Read and Review – Dr Katharina Zinn | Literacy in Pharaonic Egypt (2018)


For this week’s task I have to review Katharina Zinn’s article ‘Literacy in Pharaonic Egypt: orality and literacy between agency and memory (2018)’ in 250 words. I include her abstract below:

“The article presents a new conceptual framework for understanding literacy in ancient civilisations to conceptualise ‘literacy’ more broadly as a cultural and social practice. For this it is necessary to focus on the complex relationship between orality and writing, accentuate the materiality of writing as well as questions of agency and acknowledge the social role of texts and writing as part of Egyptian memory culture.” Accessed via Academia (08/12/2019)


Citing UNESCO standards, Zinn helps to change the understanding of what Literacy is: “According to UNESCO, four theoretical understandings of literacy can be differentiated: literacy as an autonomous set of skills, as applied, practised and situated, literacy as a learning process and finally, literacy as text” (Zinn (2018) 69). This modern starting points allowed Zinn to delve into an argument that redefined what literacy can be; mainly that the oral and visual power of literacy need to be considered. The UNESCO standards also ground the research, showing that even today the concept of literacy is still incredibly nuanced and not at all binary.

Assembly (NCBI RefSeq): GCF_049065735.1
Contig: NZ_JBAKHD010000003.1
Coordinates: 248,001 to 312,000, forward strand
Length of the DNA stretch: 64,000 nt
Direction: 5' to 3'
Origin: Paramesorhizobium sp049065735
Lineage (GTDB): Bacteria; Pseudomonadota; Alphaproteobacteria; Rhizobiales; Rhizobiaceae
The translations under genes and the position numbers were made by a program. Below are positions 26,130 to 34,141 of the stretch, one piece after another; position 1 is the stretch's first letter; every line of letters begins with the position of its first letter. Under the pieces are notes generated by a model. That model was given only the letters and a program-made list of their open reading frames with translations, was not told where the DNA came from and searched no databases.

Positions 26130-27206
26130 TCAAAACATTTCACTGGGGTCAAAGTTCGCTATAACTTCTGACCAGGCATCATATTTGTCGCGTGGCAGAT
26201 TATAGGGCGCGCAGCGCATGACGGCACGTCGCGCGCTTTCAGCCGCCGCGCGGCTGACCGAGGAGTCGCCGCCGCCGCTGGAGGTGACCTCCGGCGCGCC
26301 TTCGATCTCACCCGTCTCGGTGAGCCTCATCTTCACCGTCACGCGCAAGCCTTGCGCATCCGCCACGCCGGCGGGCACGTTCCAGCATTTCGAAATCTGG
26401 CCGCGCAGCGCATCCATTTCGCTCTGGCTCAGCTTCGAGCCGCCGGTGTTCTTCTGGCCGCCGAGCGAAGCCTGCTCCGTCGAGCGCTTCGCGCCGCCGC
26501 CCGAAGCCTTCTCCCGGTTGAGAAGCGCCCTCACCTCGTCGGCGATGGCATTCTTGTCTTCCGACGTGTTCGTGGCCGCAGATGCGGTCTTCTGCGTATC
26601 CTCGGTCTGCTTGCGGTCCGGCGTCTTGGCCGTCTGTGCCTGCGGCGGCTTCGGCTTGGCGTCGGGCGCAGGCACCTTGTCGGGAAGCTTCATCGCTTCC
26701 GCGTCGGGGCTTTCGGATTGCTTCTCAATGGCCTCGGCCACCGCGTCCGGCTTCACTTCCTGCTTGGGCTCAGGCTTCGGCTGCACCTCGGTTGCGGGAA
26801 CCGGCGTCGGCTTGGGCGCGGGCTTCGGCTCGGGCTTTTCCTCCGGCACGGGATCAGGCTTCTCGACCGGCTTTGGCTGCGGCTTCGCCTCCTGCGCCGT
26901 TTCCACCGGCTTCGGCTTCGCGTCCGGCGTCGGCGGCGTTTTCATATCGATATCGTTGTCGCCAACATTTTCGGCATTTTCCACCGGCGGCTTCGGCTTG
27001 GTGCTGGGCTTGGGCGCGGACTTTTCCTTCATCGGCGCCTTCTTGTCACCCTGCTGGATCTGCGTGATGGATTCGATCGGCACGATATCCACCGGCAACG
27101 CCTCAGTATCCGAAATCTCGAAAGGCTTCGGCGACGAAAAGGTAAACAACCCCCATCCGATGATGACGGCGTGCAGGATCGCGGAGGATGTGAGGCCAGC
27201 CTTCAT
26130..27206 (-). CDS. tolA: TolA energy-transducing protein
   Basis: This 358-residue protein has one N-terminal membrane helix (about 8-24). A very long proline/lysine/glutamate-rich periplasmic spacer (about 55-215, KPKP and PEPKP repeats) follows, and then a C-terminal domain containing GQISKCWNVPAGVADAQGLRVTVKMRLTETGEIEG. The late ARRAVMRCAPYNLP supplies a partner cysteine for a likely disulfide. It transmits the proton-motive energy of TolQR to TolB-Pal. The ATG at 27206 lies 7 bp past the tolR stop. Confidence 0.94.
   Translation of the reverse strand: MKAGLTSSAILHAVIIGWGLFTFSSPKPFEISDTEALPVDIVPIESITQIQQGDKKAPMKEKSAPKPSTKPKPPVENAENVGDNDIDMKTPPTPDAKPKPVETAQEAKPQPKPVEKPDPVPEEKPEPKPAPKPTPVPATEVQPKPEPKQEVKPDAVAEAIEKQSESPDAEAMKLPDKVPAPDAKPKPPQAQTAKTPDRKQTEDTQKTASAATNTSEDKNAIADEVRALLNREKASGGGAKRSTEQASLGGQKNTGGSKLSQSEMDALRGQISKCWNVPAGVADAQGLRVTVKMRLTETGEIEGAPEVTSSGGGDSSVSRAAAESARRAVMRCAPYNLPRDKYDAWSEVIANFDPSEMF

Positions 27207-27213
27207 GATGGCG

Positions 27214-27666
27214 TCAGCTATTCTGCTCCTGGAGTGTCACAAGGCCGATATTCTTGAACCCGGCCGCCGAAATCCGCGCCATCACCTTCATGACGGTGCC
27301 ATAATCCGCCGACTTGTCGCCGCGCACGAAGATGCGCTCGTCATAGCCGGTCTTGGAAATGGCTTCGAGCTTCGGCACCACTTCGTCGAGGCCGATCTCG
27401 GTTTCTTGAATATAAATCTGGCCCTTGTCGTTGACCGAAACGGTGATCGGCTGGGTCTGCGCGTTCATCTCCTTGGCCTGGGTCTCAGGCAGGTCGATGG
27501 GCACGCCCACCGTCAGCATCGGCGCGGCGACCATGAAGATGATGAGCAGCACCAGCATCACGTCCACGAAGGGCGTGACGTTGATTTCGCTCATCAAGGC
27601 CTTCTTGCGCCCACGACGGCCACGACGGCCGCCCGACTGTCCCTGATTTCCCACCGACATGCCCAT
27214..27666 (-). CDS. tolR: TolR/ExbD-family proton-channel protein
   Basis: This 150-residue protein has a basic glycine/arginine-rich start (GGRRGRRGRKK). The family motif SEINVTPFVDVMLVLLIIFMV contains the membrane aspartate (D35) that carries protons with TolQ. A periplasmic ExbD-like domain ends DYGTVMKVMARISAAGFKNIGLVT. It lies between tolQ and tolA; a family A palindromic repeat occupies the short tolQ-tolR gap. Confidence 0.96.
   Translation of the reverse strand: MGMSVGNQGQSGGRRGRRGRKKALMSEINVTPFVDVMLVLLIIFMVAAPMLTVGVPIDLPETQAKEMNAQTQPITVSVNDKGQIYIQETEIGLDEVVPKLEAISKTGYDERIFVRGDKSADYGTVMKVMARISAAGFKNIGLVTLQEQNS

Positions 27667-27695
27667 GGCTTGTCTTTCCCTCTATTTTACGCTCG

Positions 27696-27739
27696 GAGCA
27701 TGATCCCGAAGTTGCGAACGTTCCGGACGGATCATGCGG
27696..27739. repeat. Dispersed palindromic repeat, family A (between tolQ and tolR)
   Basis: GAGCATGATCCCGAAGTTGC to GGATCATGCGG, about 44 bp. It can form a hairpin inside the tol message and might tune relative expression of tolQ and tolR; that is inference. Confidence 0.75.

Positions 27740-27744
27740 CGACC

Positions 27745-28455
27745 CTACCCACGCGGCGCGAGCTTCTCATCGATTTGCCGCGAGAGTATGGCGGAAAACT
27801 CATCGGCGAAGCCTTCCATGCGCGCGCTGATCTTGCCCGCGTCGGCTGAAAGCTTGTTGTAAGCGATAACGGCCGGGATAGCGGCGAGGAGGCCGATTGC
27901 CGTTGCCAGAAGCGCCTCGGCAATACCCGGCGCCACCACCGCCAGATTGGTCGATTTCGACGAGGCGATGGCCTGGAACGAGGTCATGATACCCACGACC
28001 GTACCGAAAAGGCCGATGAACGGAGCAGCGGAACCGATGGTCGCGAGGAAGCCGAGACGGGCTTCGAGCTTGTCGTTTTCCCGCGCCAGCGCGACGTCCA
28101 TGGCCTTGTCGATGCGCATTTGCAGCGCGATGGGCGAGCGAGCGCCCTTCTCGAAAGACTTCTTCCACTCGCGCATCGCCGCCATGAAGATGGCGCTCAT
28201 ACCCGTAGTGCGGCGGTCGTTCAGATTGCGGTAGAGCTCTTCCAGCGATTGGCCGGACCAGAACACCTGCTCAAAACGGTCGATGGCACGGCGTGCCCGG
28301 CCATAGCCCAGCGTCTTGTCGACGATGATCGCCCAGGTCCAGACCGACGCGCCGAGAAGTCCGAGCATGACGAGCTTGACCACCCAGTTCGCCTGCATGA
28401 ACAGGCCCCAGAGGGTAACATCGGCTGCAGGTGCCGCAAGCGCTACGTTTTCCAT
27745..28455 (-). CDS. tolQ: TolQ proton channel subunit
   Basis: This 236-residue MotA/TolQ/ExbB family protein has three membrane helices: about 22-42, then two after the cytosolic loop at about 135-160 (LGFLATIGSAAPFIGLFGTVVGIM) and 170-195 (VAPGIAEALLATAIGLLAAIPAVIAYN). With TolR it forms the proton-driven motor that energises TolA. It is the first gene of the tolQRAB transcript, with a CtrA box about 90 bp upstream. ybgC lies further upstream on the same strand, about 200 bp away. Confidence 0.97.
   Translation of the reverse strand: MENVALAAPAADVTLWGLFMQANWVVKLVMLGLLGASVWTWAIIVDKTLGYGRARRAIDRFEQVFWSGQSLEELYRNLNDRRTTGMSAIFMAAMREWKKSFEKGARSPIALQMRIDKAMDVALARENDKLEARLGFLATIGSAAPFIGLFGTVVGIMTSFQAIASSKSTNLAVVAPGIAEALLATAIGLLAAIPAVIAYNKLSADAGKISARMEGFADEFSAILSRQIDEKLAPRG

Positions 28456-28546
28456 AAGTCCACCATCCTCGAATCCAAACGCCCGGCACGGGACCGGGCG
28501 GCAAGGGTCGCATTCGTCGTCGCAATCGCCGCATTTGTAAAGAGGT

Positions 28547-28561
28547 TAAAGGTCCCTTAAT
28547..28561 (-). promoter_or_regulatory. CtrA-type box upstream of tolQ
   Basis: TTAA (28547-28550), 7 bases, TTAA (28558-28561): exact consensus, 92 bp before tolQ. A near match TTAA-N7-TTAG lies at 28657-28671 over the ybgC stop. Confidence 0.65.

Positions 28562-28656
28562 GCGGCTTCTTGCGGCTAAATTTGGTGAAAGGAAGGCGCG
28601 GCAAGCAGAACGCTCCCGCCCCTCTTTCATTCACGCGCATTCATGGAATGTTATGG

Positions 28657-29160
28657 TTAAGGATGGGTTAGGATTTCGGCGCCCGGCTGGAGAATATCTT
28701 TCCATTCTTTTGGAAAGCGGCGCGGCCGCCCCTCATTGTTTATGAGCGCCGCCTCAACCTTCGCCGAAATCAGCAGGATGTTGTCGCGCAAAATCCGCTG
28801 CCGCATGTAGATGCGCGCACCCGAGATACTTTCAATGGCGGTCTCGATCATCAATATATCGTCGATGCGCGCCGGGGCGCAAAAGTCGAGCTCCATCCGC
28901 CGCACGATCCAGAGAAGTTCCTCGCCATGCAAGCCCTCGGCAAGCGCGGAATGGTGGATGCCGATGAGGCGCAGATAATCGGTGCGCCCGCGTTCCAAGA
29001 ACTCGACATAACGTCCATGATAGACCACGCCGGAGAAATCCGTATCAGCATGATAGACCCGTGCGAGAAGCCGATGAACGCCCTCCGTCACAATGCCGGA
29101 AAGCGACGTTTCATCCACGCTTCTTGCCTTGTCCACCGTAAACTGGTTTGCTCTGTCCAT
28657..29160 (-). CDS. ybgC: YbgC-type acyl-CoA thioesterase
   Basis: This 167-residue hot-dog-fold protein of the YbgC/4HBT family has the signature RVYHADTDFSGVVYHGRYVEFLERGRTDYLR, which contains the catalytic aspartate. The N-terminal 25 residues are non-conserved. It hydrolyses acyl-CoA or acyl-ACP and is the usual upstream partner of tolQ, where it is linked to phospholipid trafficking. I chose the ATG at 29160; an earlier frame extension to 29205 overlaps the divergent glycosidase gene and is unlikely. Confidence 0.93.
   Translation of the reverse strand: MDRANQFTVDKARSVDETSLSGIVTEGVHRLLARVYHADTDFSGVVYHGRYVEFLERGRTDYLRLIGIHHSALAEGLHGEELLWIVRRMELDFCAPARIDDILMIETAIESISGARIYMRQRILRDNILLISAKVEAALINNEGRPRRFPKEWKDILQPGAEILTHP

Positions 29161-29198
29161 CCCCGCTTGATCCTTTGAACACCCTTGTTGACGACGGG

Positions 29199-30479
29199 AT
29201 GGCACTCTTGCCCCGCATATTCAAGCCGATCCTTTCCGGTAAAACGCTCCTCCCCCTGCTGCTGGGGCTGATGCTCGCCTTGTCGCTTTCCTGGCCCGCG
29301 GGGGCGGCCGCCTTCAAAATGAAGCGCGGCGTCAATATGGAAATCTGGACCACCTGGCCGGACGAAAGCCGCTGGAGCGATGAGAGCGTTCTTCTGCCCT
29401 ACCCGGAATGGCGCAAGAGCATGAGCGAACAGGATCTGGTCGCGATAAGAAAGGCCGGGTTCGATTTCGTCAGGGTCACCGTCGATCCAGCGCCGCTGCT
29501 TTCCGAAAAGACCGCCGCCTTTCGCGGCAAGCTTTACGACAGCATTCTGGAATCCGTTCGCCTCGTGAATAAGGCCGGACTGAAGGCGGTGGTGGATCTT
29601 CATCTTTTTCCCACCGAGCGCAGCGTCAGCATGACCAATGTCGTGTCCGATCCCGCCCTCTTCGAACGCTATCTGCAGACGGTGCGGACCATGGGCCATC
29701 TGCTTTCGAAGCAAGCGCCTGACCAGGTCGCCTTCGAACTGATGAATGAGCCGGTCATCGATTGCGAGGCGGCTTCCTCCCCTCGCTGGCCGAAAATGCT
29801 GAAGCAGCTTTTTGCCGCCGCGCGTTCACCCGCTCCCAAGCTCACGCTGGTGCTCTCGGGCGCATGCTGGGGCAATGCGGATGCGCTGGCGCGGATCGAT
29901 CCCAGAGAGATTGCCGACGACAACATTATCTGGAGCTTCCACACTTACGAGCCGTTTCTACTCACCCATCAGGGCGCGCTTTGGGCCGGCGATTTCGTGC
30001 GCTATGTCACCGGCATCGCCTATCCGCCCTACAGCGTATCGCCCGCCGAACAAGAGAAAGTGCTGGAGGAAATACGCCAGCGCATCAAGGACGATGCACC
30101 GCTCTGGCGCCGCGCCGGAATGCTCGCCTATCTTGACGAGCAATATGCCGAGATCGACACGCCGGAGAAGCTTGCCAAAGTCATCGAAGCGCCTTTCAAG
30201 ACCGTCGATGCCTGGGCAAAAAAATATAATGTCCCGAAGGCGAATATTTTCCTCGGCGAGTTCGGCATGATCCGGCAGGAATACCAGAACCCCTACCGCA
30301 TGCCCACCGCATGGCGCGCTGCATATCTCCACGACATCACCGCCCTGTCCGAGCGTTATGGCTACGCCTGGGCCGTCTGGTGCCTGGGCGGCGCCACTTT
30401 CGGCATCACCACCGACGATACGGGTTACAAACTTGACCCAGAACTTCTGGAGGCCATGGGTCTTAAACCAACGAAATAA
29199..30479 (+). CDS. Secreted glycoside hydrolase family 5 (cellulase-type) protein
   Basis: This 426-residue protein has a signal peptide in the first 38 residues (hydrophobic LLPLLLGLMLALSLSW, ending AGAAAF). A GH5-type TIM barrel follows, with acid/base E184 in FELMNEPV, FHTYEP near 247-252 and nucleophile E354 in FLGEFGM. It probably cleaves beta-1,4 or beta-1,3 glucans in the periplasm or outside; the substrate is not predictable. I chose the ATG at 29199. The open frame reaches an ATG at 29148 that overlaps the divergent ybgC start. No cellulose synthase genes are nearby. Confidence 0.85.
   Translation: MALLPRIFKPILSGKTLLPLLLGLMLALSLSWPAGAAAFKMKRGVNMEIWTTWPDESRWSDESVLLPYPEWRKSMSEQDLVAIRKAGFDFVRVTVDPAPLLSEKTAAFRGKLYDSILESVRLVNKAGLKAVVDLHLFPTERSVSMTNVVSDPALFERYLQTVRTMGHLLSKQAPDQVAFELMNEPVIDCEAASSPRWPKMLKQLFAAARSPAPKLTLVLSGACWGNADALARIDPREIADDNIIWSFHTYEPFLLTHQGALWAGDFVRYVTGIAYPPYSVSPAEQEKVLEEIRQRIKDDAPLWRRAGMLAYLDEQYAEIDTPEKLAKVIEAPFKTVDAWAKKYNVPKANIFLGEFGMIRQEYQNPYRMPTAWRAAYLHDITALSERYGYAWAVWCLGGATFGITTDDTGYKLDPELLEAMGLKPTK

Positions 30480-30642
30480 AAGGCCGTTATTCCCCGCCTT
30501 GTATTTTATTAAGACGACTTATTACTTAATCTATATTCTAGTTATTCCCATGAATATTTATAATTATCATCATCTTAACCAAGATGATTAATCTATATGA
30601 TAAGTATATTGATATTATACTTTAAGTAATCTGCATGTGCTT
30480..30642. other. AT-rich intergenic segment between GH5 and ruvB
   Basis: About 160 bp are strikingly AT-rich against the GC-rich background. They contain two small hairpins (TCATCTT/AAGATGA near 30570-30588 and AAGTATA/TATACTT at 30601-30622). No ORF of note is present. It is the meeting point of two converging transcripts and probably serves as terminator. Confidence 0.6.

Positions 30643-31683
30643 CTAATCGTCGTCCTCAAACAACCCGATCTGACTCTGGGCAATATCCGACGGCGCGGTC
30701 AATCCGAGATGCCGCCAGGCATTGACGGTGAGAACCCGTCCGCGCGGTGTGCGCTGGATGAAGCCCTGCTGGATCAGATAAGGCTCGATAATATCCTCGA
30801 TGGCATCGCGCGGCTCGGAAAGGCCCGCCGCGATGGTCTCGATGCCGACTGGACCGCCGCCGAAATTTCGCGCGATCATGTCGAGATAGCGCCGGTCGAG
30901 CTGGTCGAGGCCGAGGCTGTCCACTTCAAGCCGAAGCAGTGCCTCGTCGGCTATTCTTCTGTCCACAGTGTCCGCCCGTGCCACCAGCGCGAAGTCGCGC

The idea of ‘collective-literacy’, that the oral and visual aspects of literature are consumed by the majority, is interesting as it gives new insight into how the Egyptian consumed the material that surrounded them in their day to day lives. Zinn suggests that this aspect of literacy helped to create a unified identity built around the myths and ideology that are conveyed to them.

Thinking about literacy in Roman Britain, with the use of abbreviated Latin and spelling mistakes by stonemasons, approaches that challenge binary literacy are important. The Romano-British example showing that not understanding full words doesn’t mean you don’t understand the whole message presented.

I believe Zinn’s approach is really interesting, but due to the jargon making the text clunky to read, further research and publication is needed to make this topic clearer to general readers.


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